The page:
|author||David Benjamin <firstname.lastname@example.org>||Wed Jun 01 14:42:33 2022 -0400|
|committer||Boringssl LUCI CQ <email@example.com>||Fri Jun 03 20:03:35 2022 +0000|
Always end BN_mod_exp_mont_consttime with normal Montgomery reduction. This partially fixes a bug where, on x86_64, BN_mod_exp_mont_consttime would sometimes return m, the modulus, when it should have returned zero. Thanks to Guido Vranken for reporting it. It is only a partial fix because the same bug also exists in the "rsaz" codepath. That will be fixed in the subsequent CL. (See the commented out test.) The bug only affects zero outputs (with non-zero inputs), so we believe it has no security impact on our cryptographic functions. BoringSSL calls BN_mod_exp_mont_consttime in the following cases: - RSA private key operations - Primality testing, raising the witness to the odd part of p-1 - DSA keygen and key import, pub = g^priv (mod p) - DSA signing, r = g^k (mod p) - DH keygen, pub = g^priv (mod p) - Diffie-Hellman, secret = peer^priv (mod p) It is not possible in the RSA private key operation, provided p and q are primes. If using CRT, we are working modulo a prime, so zero output with non-zero input is impossible. If not using CRT, we work mod n. While there are nilpotent values mod n, none of them hit zero by exponentiating. (Both p and q would need to divide the input, which means n divides the input.) In primality testing, this can only be hit when the input was composite. But as the rest of the loop cannot then hit 1, we'll correctly report it as composite anyway. DSA and DH work modulo a prime, where this case cannot happen. Analysis: This bug is the result of sloppiness with the looser bounds from "almost Montgomery multiplication", described in https://eprint.iacr.org/2011/239. Prior to upstream's ec9cc70f72454b8d4a84247c86159613cee83b81, I believe x86_64-mont5.pl implemented standard Montgomery reduction (the left half of figure 3 in the paper). Though it did not document this, ec9cc70f7245 changed it to implement the "almost" variant (the right half of the figure.) The difference is that, rather than subtracting if T >= m, it subtracts if T >= R. In code, it is the difference between something like our bn_reduce_once, vs. subtracting based only on T's carry bit. (Interestingly, the .Lmul_enter branch of bn_mul_mont_gather5 seems to still implement normal reduction, but the .Lmul4x_enter branch is an almost reduction.) That means none of the intermediate values here are bounded by m. They are only bounded by R. Accordingly, Figure 2 in the paper ends with step 10: REDUCE h modulo m. BN_mod_exp_mont_consttime is missing this step. The bn_from_montgomery call only implements step 9, AMM(h, 1). (x86_64-mont5.pl's bn_from_montgomery only implements an almost reduction.) The impact depends on how unreduced AMM(h, 1) can be. Remark 1 of the paper discusses this, but is ambiguous about the scope of its 2^(n-1) < m < 2^n precondition. The m+1 bound appears to be unconditional: Montgomery reduction ultimately adds some 0 <= Y < m*R to T, to get a multiple of R, and then divides by R. The output, pre-subtraction, is thus less than m + T/R. MM works because T < mR => T' < m + mR/R = 2m. A single subtraction of m if T' >= m gives T'' < m. AMM works because T < R^2 => T' < m + R^2/R = m + R. A single subtraction of m if T' >= R gives T'' < R. See also Lemma 1, Section 3 and Section 4 of the paper, though their formulation is more complicated to capture the word-by-word algorithm. It's ultimately the same adjustment to T. But in AMM(h, 1), T = h*1 = h < R, so AMM(h, 1) < m + R/R = m + 1. That is, AMM(h, 1) <= m. So the only case when AMM(h, 1) isn't fully reduced is if it outputs m. Thus, our limited impact. Indeed, Remark 1 mentions step 10 isn't necessary because m is a prime and the inputs are non-zero. But that doesn't apply here because BN_mod_exp_mont_consttime may be called elsewhere. Fix: To fix this, we could add the missing step 10, but a full division would not be constant-time. The analysis above says it could be a single subtraction, bn_reduce_once, but then we could integrate it into the subtraction already in plain Montgomery reduction, implemented by uppercase BN_from_montgomery. h*1 = h < R <= m*R, so we are within bounds. Thus, we delete lowercase bn_from_montgomery altogether, and have the mont5 path use the same BN_from_montgomery ending as the non-mont5 path. This only impacts the final step of the whole exponentiation and has no measurable perf impact. In doing so, add comments describing these looser bounds. This includes one subtlety that BN_mod_exp_mont_consttime actually mixes bn_mul_mont (MM) with bn_mul_mont_gather5/bn_power5 (AMM). But this is fine because MM is AMM-compatible; when passed AMM's looser inputs, it will still produce a correct looser output. Ideally we'd drop the "almost" reduction and stick to the more straightforward bounds. As this only impacts the final subtraction in each reduction, I would be surprised if it actually had a real performance impact. But this would involve deeper change to x86_64-mont5.pl, so I haven't tried this yet. I believe this is basically the same bug as https://github.com/golang/go/issues/13907 from Go. Change-Id: I06f879777bb2ef181e9da7632ec858582e2afa38 Reviewed-on: https://boringssl-review.googlesource.com/c/boringssl/+/52825 Commit-Queue: David Benjamin <firstname.lastname@example.org> Reviewed-by: Adam Langley <email@example.com>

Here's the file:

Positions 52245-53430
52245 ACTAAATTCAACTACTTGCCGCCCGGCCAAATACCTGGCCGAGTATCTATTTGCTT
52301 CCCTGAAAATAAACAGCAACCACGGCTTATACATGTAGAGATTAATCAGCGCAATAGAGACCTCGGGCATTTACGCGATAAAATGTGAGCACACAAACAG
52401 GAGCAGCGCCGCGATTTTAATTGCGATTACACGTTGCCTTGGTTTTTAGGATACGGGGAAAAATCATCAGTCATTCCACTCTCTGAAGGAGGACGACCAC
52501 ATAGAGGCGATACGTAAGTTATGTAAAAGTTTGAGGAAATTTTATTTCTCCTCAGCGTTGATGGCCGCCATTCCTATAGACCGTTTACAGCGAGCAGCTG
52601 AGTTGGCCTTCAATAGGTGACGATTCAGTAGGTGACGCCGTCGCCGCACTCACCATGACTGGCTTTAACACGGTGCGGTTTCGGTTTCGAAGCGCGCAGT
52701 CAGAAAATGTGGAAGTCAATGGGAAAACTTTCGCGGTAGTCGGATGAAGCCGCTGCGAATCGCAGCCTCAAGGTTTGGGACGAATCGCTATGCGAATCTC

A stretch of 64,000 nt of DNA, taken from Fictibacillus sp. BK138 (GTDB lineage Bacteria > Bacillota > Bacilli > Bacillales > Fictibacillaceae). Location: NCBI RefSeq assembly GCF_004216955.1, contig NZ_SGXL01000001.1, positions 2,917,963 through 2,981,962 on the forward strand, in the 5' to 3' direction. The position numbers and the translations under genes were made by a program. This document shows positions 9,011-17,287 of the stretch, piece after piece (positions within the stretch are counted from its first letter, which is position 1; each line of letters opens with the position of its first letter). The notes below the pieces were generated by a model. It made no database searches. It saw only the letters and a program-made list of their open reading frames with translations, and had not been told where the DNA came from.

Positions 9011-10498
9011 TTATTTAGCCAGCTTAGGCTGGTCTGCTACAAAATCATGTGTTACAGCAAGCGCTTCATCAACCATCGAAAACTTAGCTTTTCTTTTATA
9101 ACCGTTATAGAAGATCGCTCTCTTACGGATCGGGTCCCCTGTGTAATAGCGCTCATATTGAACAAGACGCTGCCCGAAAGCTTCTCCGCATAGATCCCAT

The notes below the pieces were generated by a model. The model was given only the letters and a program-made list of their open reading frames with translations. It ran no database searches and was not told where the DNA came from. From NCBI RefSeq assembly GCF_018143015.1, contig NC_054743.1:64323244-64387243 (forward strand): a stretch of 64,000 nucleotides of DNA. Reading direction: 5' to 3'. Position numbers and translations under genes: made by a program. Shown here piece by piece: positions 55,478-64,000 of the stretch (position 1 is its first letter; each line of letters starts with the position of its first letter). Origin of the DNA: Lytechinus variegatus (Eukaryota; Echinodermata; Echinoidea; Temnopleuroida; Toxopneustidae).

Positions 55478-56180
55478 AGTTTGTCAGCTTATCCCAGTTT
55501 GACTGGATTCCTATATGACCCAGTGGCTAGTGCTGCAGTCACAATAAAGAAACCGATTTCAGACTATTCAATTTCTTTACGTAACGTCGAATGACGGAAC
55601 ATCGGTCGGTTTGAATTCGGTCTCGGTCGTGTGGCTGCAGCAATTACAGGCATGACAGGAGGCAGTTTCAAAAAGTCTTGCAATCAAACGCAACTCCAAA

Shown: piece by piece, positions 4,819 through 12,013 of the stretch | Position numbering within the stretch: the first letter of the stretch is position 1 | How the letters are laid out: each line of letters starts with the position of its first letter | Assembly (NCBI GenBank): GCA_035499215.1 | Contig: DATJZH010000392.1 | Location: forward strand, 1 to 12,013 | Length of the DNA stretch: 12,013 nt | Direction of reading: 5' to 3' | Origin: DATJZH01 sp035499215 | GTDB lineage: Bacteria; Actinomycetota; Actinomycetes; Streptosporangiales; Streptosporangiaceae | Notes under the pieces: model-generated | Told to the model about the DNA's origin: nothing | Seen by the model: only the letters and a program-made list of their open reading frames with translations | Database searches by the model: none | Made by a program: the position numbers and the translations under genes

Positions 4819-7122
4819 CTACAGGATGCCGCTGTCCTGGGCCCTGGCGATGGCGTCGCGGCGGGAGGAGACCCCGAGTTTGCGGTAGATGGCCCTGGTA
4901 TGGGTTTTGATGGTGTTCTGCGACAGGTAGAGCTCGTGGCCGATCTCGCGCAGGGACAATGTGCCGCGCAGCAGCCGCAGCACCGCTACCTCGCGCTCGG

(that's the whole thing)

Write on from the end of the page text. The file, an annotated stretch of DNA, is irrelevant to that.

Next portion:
BoringSSL is a fork of OpenSSL that is designed to meet Google's needs.
Although BoringSSL is an open source project, it is not intended for general use, as OpenSSL is. We don't recommend that third parties depend upon it. Doing so is likely to be frustrating because there are no guarantees of API or ABI stability.
Programs ship their own copies of BoringSSL when they use it and we update everything as needed when deciding to make API changes. This allows us to mostly avoid compromises in the name of compatibility. It works for us, but it may not work for you.
BoringSSL arose because Google used OpenSSL for many years in various ways and, over time, built up a large number of patches that were maintained while tracking upstream OpenSSL. As Google's product portfolio became more complex, more copies of OpenSSL sprung up and the effort involved in maintaining all these patches in multiple places was growing steadily.
Currently BoringSSL is the SSL library in Chrome/Chromium, Android (but it's not part of the NDK) and a number of other apps/programs.
There are other files in this directory which might be helpful: